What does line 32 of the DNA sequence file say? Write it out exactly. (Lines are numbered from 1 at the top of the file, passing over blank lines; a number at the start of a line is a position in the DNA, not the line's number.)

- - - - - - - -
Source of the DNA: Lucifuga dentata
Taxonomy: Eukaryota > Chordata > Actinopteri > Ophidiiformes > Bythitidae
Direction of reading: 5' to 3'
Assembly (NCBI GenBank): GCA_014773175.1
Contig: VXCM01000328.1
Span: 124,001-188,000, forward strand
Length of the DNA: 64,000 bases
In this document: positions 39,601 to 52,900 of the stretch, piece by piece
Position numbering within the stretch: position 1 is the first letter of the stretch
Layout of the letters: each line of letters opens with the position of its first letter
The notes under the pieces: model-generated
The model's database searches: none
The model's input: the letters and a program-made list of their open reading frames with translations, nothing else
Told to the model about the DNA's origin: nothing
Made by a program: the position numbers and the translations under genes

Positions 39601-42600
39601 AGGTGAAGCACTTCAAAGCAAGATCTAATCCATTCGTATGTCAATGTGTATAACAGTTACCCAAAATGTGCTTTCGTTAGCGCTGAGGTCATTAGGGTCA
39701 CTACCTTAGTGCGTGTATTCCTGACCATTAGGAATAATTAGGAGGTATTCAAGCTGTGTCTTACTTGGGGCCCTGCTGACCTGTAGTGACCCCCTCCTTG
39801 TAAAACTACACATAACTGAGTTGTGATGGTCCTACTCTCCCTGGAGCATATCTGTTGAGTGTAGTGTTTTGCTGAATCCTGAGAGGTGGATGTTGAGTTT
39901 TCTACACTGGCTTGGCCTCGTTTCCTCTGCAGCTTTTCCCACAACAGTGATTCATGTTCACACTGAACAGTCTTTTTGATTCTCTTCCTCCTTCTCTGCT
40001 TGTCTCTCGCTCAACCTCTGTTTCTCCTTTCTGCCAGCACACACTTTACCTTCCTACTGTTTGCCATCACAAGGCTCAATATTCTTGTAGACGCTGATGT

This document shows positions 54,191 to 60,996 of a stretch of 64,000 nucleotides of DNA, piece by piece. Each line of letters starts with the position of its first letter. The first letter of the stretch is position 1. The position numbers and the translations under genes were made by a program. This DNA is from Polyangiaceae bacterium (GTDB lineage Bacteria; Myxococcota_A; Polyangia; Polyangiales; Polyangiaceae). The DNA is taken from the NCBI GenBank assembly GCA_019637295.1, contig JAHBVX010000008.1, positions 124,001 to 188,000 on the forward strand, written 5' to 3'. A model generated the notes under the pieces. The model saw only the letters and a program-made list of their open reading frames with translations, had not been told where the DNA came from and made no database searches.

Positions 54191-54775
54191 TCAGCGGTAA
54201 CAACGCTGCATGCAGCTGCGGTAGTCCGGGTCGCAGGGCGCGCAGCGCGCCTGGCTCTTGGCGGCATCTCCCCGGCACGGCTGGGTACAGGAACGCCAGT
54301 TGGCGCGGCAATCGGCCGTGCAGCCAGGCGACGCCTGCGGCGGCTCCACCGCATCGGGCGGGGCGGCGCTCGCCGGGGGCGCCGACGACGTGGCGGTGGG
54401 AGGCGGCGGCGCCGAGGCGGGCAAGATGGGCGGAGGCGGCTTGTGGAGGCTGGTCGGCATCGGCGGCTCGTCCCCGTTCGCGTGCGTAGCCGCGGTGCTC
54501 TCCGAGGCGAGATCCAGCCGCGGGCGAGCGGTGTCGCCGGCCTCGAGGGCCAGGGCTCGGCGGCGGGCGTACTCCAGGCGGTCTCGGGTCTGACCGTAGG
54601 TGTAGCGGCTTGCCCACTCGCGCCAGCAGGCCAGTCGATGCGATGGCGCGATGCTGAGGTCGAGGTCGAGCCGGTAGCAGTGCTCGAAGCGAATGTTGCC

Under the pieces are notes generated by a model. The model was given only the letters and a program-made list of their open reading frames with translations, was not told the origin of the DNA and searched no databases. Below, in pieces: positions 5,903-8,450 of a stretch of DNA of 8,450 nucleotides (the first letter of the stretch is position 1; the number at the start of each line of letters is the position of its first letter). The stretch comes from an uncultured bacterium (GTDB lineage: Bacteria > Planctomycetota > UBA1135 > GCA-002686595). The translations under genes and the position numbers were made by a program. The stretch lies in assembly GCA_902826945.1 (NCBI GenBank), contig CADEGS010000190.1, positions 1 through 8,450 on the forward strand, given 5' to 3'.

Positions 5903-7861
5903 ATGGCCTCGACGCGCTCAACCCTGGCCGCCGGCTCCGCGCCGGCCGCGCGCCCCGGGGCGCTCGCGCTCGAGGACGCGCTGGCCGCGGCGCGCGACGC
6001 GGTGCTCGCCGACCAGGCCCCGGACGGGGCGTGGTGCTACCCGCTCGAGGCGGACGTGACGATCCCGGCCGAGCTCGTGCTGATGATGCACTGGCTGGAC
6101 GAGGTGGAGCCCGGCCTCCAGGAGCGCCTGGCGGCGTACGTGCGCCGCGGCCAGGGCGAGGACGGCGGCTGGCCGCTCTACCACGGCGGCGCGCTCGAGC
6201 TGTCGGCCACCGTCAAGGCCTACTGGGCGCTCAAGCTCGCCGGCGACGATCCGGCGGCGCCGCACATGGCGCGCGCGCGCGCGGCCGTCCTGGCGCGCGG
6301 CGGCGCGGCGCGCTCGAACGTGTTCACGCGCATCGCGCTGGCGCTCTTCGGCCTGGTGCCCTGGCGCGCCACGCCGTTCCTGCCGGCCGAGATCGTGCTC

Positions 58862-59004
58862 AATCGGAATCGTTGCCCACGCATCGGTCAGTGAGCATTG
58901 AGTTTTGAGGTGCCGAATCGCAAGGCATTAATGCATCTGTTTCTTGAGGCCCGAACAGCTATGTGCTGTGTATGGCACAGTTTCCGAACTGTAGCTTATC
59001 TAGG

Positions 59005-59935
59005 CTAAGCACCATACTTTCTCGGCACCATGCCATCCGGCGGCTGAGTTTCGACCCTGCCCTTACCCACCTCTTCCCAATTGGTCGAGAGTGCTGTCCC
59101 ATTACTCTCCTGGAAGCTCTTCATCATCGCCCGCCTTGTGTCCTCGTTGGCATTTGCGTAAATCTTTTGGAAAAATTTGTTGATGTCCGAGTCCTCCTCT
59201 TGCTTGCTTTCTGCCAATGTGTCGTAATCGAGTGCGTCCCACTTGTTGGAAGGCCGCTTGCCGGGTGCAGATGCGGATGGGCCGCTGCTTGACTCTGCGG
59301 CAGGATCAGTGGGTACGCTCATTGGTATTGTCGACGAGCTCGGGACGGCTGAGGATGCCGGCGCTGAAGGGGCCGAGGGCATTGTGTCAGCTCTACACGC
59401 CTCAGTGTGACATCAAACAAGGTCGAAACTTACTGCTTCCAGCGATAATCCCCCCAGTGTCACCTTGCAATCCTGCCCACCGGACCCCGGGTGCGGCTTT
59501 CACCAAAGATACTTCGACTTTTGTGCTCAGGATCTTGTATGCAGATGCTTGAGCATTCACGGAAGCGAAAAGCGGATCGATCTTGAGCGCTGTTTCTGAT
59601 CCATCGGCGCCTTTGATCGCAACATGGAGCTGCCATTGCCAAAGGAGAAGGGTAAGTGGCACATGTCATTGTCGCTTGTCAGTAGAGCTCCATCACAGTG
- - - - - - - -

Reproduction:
5903 ATGGCCTCGACGCGCTCAACCCTGGCCGCCGGCTCCGCGCCGGCCGCGCGCCCCGGGGCGCTCGCGCTCGAGGACGCGCTGGCCGCGGCGCGCGACGC